The Nissan DeltaWing is set to be perhaps the most eye-catching race cars on display the Autosport International this weekend.

The car will be on display on the Aurora Bearing Company stand (no. 8330, Hall 8) throughout the weekend, the American company having supplied the rod end and spherical bearings for the experimental project.

“Our involvement with DeltaWing has been incredibly rewarding, it’s been an honour to be part of such a significant race car project,” said Aurora’s John McCrory. “Everywhere the car has gone, it’s turned heads, and we’re looking forward to showcasing the concept to fans at Autosport International.”

Designed by Briton Ben Bowlby the DeltaWing began life as a concept for the 2012 Indycar design, only for the US series to opt for the new Dallara chassis that became the DW12. Undeterred the car adapted for entry into the 24 Hours of Le Mans, Nissan supplying four-cylinder, 1.6 litre engine for the project.

The size of the engine – relative to those in the LMP2 cars the project sought to match the performance of – is off-set by the unique low drag, lightweight design of the DeltaWing. Weighing just 575kg it can accelerate for standing to 100mph in 3.3 seconds.

After an unsatisfactory end to the race at Le Mans – swiped off the track on Saturday evening – it was unknown whether the car would race again. However, with Gunnar Jeannette and Lucas Ordonex at the wheel the car completed Petit Le Mans in October in fifth place (though it was running outside the race’s official classification).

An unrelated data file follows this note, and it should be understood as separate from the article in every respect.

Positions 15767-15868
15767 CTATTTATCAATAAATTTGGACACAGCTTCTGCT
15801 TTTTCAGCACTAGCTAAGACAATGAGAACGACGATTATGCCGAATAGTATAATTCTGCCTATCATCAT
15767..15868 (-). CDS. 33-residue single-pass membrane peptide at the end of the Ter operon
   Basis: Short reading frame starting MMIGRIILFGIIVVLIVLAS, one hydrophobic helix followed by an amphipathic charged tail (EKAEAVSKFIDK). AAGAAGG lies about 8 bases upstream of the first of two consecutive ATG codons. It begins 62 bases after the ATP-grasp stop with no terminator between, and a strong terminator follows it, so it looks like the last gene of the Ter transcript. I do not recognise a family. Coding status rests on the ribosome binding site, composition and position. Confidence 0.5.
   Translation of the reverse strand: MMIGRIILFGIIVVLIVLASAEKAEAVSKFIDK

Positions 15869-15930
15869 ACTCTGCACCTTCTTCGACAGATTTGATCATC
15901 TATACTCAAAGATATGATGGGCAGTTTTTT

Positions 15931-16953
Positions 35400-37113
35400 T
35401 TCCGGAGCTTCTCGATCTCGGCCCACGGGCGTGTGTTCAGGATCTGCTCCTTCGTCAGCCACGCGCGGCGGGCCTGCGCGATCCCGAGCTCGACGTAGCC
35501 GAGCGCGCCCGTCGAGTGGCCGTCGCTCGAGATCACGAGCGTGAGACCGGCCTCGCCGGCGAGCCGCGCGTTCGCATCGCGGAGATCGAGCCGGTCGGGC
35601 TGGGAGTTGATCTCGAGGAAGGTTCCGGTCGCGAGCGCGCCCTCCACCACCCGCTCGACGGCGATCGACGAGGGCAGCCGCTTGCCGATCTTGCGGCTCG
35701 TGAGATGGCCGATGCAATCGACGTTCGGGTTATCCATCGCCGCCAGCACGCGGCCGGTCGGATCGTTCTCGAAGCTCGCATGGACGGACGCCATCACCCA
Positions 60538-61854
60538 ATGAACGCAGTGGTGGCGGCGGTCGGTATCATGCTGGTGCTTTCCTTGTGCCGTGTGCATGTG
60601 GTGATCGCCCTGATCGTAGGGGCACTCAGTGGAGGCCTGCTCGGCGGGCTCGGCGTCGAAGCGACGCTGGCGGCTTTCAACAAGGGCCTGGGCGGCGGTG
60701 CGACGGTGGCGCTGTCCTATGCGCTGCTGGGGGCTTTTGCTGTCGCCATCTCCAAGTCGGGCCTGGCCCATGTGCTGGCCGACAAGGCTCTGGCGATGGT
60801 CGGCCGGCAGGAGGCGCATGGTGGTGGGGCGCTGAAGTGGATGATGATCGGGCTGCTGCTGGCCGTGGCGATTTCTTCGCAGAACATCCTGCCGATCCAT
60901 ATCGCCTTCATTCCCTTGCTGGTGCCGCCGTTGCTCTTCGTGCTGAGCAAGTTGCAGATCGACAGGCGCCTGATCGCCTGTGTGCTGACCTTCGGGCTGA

“The DeltaWing is a perfect example of motorsport innovation, challenging the status quo and offering an alternative,” said Ian France, Autosport International Show Director. “It’s less than a year since it first appeared in public, and it’s really struck a chord with the motorsport community. We’re excited it will be a part of Autosport International 2013.”

The design is also part of the plans to the unified US sportscar series created by the merging of the Grand-Am Rolex Series and American Le Mans Series. It was announced that the design would be eligible for the premier class in the new championship.

The car has won several awards since its race debut, gaining fan support – look only at the reaction as Satoshi Motoyama tries in vain to repair the car after the Le Mans crash – as well as innovation awards from both EVO Magazine and at the Autosport Awards, where it was also named ‘Racing Car of the Year’, beating more conventional competition from the realms of F1 and traditional LMP designs. Bowlby himself collected a pair of award including the RAC’s Simms Medal awarded for  ‘a genuine contribution to motoring innovation by individuals that also exemplify the spirit of adventure’.

The DeltaWing will be just one of dozens of race cars on show at Autosport International. A central display represents the Formula One grid of 2012 while machinery from the top series from around the UK will be interspersed around the Birmingham NEC.